Faculty Suggest Schedule Change at Student Senate
April 6, 2017
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Two faculty members presented a preliminary outline of a school-wide schedule change at the public Tuesday, April 4 Student Senate meeting in an effort to reschedule and enhance the effectiveness of current monthly faculty meetings.
Professor of art history Melinda Schlitt and Professor of theater Sherry Harper-McCombs oversaw the “skeletal presentation” as members of the All-College Committee on Academic Program and Standards (APSC) working group created for this issue.
The members of the working group include Schlitt, Harper-McCombs, Associate Professor of mathematics Richard Forrester, Professor of religion Andrea Lieber, Associate Professor of Earth Science Peter Sak and student representative Cole Gordner ’18.
Schlitt and Harper-McCombs presented their preliminary plan with the intent of gaining the “support of the Student Senate in some form, either in writing (as a declaration) or some other manner before taking the proposal to the faculty floor.”
Generally, the proposed changes to the class schedule include creating a two-hour free block on Wednesday afternoons, adding a sixth 50-minute class block during the week, and beginning the first classes at 8 a.m. instead of the current 8:30 a.m.
The changes would be implemented by Spring 2018, at the earliest, according to Schlitt.
The current faculty meetings are held monthly on Tuesdays during common hour, from 12:00 p.m. to 1:00 p.m. If the meeting requires more time, faculty meet the following Thursday in the same block. According to Schlitt, there are “a lot of problems with the current schedule,” including faculty having to leave early for classes, faculty not being able to show up on Thursdays, discouragement from speaking to avoid prolonging the meeting, lack of participation and lack of preparation by faculty.
Student Senate’s Director of Academics and Student Representative of APSC Steven “Chris” Jones said that “This has not been a close… working between APSC and the faculty, it’s just a concern that was brought to APSC from the faculty and… given down to a working group.”
APSC sent out a survey to faculty members, said Schlitt, the results of which are as follows: To whether the faculty meeting time should be kept as currently scheduled, 55% of faculty voted “no,” and 54% voted “yes” to adjusting the current academic schedule to accommodate a two hour meeting, said Schlitt. 175 faculty responded, she said.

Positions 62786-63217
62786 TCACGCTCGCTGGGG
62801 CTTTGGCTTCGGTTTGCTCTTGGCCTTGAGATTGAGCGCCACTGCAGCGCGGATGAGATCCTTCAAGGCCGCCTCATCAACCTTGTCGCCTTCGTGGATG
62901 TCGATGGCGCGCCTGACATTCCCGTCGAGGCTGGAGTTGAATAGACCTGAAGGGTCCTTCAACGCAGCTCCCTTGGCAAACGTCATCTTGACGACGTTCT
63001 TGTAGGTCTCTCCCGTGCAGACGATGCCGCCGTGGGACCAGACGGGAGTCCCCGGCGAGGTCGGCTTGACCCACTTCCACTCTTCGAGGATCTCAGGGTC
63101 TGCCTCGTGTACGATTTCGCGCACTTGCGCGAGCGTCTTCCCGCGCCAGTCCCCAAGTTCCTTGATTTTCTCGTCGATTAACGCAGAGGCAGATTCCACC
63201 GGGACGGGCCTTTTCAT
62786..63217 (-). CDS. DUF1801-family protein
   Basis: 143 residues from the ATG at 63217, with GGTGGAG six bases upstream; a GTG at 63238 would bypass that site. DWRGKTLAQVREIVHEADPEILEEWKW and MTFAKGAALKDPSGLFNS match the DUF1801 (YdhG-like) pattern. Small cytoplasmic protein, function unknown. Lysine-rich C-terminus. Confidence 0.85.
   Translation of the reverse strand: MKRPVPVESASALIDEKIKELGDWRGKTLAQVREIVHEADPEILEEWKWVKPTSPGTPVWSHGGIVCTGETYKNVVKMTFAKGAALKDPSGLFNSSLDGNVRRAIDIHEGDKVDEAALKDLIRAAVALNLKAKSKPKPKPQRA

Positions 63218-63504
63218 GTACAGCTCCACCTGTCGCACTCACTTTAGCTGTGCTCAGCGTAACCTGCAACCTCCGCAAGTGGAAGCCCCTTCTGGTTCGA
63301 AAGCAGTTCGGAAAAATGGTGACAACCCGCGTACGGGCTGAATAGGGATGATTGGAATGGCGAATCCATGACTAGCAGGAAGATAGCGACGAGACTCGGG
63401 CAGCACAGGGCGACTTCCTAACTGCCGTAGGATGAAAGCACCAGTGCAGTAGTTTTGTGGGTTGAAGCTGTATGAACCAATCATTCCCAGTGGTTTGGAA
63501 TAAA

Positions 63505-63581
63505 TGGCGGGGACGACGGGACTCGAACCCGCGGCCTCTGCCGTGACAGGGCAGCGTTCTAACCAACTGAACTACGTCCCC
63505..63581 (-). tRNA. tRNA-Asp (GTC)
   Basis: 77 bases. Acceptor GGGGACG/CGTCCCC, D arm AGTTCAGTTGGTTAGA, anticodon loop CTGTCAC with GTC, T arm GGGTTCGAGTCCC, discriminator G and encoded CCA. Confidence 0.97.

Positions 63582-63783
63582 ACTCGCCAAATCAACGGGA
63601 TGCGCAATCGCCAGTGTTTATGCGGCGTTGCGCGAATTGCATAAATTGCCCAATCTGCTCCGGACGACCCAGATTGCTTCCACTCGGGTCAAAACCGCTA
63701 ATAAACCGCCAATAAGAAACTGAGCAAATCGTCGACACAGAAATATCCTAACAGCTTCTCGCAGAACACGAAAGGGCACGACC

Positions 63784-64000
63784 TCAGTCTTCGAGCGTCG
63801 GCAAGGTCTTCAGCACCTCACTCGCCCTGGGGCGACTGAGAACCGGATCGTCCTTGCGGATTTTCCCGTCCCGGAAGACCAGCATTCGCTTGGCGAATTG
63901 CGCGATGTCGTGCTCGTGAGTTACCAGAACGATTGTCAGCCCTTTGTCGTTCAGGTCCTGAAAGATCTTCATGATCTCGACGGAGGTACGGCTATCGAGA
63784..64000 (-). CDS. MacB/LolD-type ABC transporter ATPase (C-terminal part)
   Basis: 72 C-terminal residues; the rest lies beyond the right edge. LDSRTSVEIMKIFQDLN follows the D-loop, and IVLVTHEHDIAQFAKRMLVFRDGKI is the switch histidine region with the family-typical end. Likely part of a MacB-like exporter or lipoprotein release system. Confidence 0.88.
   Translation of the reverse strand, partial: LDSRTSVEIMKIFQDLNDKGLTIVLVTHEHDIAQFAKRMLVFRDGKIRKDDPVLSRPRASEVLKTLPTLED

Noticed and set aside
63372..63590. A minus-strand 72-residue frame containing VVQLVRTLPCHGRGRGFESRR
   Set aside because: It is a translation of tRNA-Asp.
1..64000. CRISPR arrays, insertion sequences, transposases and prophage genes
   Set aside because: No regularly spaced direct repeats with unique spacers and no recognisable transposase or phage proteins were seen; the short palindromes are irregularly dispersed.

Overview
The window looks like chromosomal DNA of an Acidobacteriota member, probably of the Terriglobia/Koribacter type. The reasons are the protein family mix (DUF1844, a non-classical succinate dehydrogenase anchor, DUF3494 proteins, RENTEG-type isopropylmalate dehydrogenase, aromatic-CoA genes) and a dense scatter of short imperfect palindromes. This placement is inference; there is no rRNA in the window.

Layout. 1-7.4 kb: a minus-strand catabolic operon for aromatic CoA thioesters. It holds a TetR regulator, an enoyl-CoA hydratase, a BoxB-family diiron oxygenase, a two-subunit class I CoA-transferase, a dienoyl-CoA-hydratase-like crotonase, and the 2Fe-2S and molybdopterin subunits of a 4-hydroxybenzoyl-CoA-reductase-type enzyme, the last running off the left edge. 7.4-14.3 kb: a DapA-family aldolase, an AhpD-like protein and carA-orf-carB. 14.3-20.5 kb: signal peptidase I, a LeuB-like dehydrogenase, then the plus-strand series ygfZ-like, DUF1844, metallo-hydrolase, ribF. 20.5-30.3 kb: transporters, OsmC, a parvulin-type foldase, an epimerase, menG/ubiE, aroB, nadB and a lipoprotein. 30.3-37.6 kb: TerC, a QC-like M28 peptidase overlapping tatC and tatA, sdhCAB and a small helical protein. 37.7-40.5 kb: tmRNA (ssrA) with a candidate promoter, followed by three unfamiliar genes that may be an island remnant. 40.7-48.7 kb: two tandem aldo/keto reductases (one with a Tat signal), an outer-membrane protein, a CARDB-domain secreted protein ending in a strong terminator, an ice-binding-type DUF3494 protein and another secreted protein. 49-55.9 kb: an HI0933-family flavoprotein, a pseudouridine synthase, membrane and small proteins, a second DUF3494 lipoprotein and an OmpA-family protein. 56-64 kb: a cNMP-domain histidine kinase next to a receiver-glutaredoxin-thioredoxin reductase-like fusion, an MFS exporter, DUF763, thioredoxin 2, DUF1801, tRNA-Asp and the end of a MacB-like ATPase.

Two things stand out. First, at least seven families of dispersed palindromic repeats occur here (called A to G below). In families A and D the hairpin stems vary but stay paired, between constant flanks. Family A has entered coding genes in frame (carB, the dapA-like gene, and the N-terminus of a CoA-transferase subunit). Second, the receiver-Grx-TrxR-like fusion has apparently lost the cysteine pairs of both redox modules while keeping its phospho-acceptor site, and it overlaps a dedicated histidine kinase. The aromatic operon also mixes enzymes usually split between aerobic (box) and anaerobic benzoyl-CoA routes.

The working group then submitted an unofficial proposal to APSC and were tasked with researching possible schedules, said Schlitt, that would accommodate a two-hour block in the week for the faculty meeting. Schlitt and Harper-McCombs assured Student Senate that their discussions with faculty and facilities were thorough, and they had received support from many departments.
After presenting to Student Senate, the APSC working group’s plan was not voted on, “so technically I can’t say that we’ve decided,” said Savannah Riley ’17, Student Senate president. “It would be up to the next senate meeting if someone were to propose that we make a formal statement.”
After receiving a summary from Student Senate, the working group will confer with APSC, and if no revisions are required, the plan will be proposed at the faculty meeting on May 2 for discussion and revision. To pass into effect, the proposal would require a 2/3 majority vote by faculty in the meeting.
“I think there’s a lot more discussion to be had between the working group and APSC,” said Jones.
Prior to 2012, faculty meetings were held at 7 p.m. on Mondays, with no set end time. This time came with its own host of issues, but Schlitt says that “everyone was much more engaged.” Now, she says, “most of the faculty do not read the reports ahead of meetings and do not participate… that’s a real problem.”
To this, some Senators voiced concerns: “Anecdotal stuff in the past isn’t enough to prove what you’re saying,” said Deena Kleinstein ’19, sophomore class Senator.
Schlitt described other problems with the current schedule: “It’s very hard to pick up a conversation from Tuesday that’s stopped,” said Schlitt. She described how “There have been times when conversations during a Tuesday meeting seem to have been manipulated to pre-empt or forestall the continuation of that conversation at the Thursday meeting.”
Student senators raised a number of concerns to Schlitt and Harper-McCombs.
Jones argued that attendance in 8:30 a.m. classes is lower than the average, so “moving the time up might lower enrollment” in those classes.
Natura Sant Foster ’20, First-year class senator, questioned how event planning would be affected by the change, to which Harper-McCombs responded, “your point is well taken.” Schlitt said that the working group had determined that “our assessment was that there would be more availability for everyone.”
Other students questioned how campus facilities like the Kline, the Waidner-Spahr Library and food facilities would have to accommodate the earlier start time. Schlitt and Harper-McCombs assured that this would not be a significant problem, and that discussions with different departments and facilities had indicated general support for the proposal.
Sara Nash ’19, director of campus life and initiatives, commented that “I think that faculty should have considered a new… model… if the issue is really debate and discussion,” Nash suggested smaller groups sizes instead of a schedule change.
Currently there are no formalized plans to distribute the schedule changes to the entirety of the student body.
The April 5 Student Senate meeting, according to Amanda Allan, Parliamentarian of Student Senate, “was a normal meeting open to all parts of campus.” This means, that any information presented or shared there was and remains information available to the public.